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4

Here is Google's position from an archived live chat session (the link is now dead): *Does inconsistent capitalization of URLs cause duplicate content issues and dilution of page rank? For example www.site.com/abc vs www.site.com/Abc. On Windows hosts, these are the same page, but are different pages on Unix hosts. JohnMu: Hi John, based on the ...


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Two of the most widely used web servers have very different settings for case sensitivity of URLs by default. Whether or not your URLs are case sensitive is likely a function of which you are using: Microsoft IIS - case insensitive URLs - shows the same content regardless of capitalization. Apache HTTPD Server - case sensitive URLs - gives a 404 not ...


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This is in reference to the Action tab inside the Events dialog. Take a look at this picture: Don't use those settings and you should be in the clear. This is straight from GWD team member: In the Events dialog of GWD, there is Google Ad section in the Action tab. Some of the items don't work with AdWords environment such as timer. Also if you set ...


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This is one way people canonicalise duplicate product pages on ecommerce and is a valid way to use it. As long as the content on the product page is identical, or a large part of the content is exact and appears on both pages. If the pages are not extremely close in exact words, the canonical designation might be disregarded by search engines. For the most ...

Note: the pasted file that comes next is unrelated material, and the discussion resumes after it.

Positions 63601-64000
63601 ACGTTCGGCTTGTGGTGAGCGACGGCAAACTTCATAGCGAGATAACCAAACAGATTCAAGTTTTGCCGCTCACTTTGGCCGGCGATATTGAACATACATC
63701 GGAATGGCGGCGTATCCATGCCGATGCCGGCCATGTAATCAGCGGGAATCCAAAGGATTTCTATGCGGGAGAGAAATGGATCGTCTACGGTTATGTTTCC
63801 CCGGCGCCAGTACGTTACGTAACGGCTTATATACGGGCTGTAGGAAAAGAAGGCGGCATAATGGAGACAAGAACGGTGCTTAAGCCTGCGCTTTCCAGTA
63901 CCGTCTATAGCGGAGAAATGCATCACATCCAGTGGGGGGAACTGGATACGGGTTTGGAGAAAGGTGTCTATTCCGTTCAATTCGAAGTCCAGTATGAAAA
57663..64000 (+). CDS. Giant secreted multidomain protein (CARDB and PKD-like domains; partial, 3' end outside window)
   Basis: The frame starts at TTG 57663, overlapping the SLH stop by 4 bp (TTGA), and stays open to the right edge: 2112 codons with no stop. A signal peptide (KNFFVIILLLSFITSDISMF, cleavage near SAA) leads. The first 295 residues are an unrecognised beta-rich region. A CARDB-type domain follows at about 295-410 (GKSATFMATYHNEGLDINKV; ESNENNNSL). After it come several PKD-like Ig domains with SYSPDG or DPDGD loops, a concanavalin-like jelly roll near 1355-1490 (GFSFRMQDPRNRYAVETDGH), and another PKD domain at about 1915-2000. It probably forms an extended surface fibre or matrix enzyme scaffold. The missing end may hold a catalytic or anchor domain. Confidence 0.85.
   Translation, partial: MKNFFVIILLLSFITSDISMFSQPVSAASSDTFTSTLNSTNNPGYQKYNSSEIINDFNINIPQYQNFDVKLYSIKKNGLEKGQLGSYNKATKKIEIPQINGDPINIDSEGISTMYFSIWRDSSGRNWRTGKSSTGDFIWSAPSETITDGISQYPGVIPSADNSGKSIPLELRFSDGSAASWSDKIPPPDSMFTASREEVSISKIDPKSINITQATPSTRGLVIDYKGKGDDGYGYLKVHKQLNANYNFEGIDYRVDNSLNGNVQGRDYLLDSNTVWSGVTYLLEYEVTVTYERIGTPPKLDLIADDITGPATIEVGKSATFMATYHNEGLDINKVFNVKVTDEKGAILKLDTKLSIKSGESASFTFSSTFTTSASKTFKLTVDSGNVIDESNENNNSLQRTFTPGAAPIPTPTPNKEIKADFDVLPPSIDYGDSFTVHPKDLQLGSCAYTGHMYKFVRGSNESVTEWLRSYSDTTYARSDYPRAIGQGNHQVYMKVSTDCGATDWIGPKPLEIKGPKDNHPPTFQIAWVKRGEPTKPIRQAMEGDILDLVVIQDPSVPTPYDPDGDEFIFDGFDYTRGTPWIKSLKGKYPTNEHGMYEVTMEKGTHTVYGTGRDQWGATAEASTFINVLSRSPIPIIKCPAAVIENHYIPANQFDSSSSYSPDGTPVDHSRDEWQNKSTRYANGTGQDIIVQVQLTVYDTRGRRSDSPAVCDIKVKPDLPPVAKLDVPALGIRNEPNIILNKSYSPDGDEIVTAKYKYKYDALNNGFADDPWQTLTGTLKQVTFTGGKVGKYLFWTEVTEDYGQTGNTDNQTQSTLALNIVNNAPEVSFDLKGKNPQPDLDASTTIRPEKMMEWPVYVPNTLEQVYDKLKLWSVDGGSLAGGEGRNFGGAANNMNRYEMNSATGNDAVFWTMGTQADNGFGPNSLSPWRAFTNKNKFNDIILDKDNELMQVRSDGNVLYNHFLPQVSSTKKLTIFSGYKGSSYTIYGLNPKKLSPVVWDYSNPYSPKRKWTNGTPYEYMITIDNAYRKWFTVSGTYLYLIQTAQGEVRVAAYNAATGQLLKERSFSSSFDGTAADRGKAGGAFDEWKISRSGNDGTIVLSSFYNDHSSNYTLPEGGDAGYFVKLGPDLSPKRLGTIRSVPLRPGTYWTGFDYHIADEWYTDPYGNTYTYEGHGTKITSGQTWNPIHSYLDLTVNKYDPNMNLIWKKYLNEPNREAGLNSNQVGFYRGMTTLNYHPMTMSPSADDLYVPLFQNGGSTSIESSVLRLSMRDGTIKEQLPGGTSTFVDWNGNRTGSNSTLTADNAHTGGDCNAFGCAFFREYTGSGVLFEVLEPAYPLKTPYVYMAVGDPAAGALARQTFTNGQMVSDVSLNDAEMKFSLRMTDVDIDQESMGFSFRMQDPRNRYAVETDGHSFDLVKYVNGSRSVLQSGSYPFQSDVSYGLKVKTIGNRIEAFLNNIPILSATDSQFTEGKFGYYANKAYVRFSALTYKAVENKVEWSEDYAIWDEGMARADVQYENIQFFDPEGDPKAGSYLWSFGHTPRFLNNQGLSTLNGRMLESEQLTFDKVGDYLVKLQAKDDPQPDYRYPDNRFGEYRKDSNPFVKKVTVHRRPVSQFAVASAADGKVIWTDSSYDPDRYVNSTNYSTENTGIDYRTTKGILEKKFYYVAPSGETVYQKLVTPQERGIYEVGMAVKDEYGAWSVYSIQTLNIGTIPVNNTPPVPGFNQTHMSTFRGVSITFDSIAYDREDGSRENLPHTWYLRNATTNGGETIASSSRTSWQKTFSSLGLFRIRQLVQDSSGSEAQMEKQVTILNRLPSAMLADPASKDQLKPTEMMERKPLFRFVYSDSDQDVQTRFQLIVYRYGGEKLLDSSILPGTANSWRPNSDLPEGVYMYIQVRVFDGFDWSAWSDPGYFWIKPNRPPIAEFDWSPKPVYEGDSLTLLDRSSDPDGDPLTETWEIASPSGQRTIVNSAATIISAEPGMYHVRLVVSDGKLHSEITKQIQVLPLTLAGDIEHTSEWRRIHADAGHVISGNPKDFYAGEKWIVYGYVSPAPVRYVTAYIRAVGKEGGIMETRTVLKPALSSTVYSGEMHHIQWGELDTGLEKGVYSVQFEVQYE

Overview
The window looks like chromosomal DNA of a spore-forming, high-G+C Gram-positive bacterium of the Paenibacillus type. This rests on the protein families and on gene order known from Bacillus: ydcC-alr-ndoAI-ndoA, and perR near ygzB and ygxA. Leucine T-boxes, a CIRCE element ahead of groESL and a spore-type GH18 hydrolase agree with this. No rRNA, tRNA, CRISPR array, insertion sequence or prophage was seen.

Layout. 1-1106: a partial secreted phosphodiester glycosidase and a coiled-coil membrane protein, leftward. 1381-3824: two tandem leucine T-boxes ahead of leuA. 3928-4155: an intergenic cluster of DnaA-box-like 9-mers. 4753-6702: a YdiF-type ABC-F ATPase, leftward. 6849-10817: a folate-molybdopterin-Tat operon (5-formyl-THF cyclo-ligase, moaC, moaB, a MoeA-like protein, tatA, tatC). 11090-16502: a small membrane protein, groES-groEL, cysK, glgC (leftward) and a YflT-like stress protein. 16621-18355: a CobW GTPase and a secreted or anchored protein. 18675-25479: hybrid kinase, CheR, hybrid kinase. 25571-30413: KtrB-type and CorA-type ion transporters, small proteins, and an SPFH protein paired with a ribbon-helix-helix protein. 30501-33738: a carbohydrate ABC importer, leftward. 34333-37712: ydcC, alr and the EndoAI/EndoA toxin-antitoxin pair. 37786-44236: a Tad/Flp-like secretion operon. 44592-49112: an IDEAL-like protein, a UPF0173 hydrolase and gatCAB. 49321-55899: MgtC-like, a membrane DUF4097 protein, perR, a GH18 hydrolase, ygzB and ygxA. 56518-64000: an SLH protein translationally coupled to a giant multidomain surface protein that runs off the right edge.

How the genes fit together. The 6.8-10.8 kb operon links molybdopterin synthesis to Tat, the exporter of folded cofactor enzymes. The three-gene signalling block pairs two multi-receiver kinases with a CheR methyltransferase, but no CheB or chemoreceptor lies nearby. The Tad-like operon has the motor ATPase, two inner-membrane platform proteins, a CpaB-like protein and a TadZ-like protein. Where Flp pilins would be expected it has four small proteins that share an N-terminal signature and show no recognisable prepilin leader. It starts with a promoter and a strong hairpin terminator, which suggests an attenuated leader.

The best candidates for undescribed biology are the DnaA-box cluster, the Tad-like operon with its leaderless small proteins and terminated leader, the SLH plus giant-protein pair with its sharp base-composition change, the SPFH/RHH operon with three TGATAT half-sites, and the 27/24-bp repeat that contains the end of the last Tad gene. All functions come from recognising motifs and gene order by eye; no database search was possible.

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Instead of using just the canonical tag on both pages, use the annotations for desktop and mobile URLs. On the desktop page, add: <link rel="alternate" media="only screen and (max-width: 640px)" href="http://example.com/?mobile=1" > and on the mobile page, add the canonical tag: <link rel="canonical" href="http://www.example.com/" > ...


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If Google isn't indexing words contained within scripts, then the words need to be added to the HTML where Googlebot does pick up on them. So that all the data isn't duplicated, it can be removed from the script. The JavaScript can pull the text out of the HTML document and use it. The text in the page can be hidden via CSS. This should not be ...


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Usually they simply don't! I have worked on hundreds of sites with the exact same issue, each time giving them some options to remedy it, but quite often they never make the necessary changes. But lets get to the options. Rewrite the content. This is clearly the single best thing that can be done, but it can be a daunting task. Say if you have an ...